It’s been a year or two since I last dusted off my handy ice cream maker, and every time I gaze at its shiny, white shell (which is admittedly not often), I grow wistful for those heady days when I would pour fatty custards into its spinning innards and find glorious ice creams and gelatos waiting for me thirty minutes later. Damn, I love ice cream.
I mean, I really love ice cream.
Of course, who doesn’t love ice cream? Lactose intolerant people, probably. Or maybe people with six-packs. For most of us though, we all scream for ice cream, which is why I was particularly excited when a large box filled with complimentary Nancy’s Fancy gelato arrived at my doorstep last week. The creation of acclaimed pastry-chef Nancy Silverton, Nancy’s Fancy promises a luxe dessert experience, but does it deliver? And is it worth the $10.99 price tag? Yes, you read that correctly: Nancy’s Fancy retails for $10.99 a pint.
To find out the answers to these pressing issues, I brought two pints — Coconut Stracciatella with Bittersweet Chocolate Strands, Frutti di Bosco – Greek Yogurt and Mixed Berries — to my friend’s house for a group tasting. This was all rather convenient as we were all assembling anyway to play the zombie board game “Dead of Winter.” Zombies + Nancy Silverton = an intriguing night to say the least.
This week on “The Banter Blender,” Angie Thomas (“All the Way”) joins Ben to chat about the usual grab bag of topics: the measles outbreak in CA, Bruce Jenner’s possibly trans journey, the controversy surrounding American Sniper, and, of course, the best bagels in Los Angeles. Come listen!
Thanksgiving is just around the corner, which means it’s the perfect time to celebrate Christmas. I mean, technically, we should probably wait to throw a holiday party until December, but we all know that the Holiday season officially kicked off on November 1st. At least, that’s when it seems socially acceptable to admit that it began. The truth is that most people were probably humming “Deck the Halls” halfway through Columbus Day.
Well, the not-so-surprise twist is that I’m Jewish and don’t celebrate Christmas, but it doesn’t mean I can’t get into the Holiday spirit, especially since it’s a great excuse to bake up cakes and cookies. Conveniently, Baker’s Secret recently sent me some complimentary colored metal bakeware and encouraged me to whip up some holiday recipes. Challenge ACCEPTED.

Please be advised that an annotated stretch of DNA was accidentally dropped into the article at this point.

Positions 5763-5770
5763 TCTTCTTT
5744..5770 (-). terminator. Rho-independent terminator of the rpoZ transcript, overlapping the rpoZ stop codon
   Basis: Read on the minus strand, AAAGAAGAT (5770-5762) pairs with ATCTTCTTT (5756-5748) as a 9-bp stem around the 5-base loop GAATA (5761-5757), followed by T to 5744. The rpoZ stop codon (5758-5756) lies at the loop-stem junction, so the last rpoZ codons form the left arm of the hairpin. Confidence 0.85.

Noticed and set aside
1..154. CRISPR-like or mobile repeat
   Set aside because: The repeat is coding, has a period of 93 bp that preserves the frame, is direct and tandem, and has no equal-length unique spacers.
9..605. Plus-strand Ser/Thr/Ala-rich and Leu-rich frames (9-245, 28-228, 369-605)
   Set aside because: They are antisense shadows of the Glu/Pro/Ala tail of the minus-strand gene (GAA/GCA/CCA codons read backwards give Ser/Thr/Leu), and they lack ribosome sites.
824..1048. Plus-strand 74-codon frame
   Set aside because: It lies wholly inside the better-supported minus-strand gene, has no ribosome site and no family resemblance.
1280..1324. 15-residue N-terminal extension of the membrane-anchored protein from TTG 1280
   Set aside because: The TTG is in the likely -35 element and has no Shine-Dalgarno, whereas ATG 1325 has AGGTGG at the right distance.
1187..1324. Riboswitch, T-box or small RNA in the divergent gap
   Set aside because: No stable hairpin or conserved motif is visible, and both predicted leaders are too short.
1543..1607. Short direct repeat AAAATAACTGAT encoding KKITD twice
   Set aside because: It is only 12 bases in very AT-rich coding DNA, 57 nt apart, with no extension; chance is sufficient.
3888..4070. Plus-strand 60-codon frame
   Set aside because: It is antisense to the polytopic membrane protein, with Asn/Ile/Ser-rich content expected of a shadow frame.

After the jump, check out pics of my holiday cake party, starring Ina Garten’s mocha icebox cake and a banana cake with cream cheese frosting….
This may be somewhat shocking, but I’ll just come out with it: last weekend, my friends and I convened for yet another Friendsgiving. This marks the third Friendsgiving I’ve hosted since actual Thanksgiving last year (which, admittedly, was also a Friendsgiving). Have we gone turkey crazy? Not really. This time around the mania was inspired by Corningware. You see, Corningware has this handy dandy new line of colorful products called CW By Corningware, and the company was kind enough to send over some samples (and subsidize the turkey) if I put together a Friendsgiving meal and blogged about it. So here I am: an apartment full of unhealthy leftovers, writing about Friendsgiving again.
To change things up, I decided to throw a twist into the typical Friendsgiving affairs. This would be no ordinary meal. This would be a global affair. Yes, every dish would be an international take on a classic American Thanksgiving staple. OooOOOooh. So very Top Chef of us.
I’m happy to report that my friends all lived up to the challenge, and the resultant meal was beyond delicious. Pics of the dishes as well as a bonus recipe (!!) after the jump!
On a quiet stretch of Wilshire Boulevard, just around the corner from Los Angeles’ famed Restaurant Row, sits Philippe Chow — an upscale Chinese eatery that caters to the rich and famous or anyone aspiring to such things. Naturally, I was rather intrigued when I was invited to a media-comped chef’s tasting, and so I called up my friend Kambra and after trekking through some of the worst LA traffic I’ve endured all year, we made it to the restaurant (albeit, 45 minutes late).
What does one do with collard greens? Well, one usually makes collard greens. Yes, that signature soul food dish is probably the first thing that springs to most people’s minds, but here’s a fun twist: collard greens can also be used in the tasty Portuguese soup caldo verde. This is my awkward way of announcing that I’ve recently made both collard greens and caldo verde soup, and I deeply wish to share my experiences here on this blog.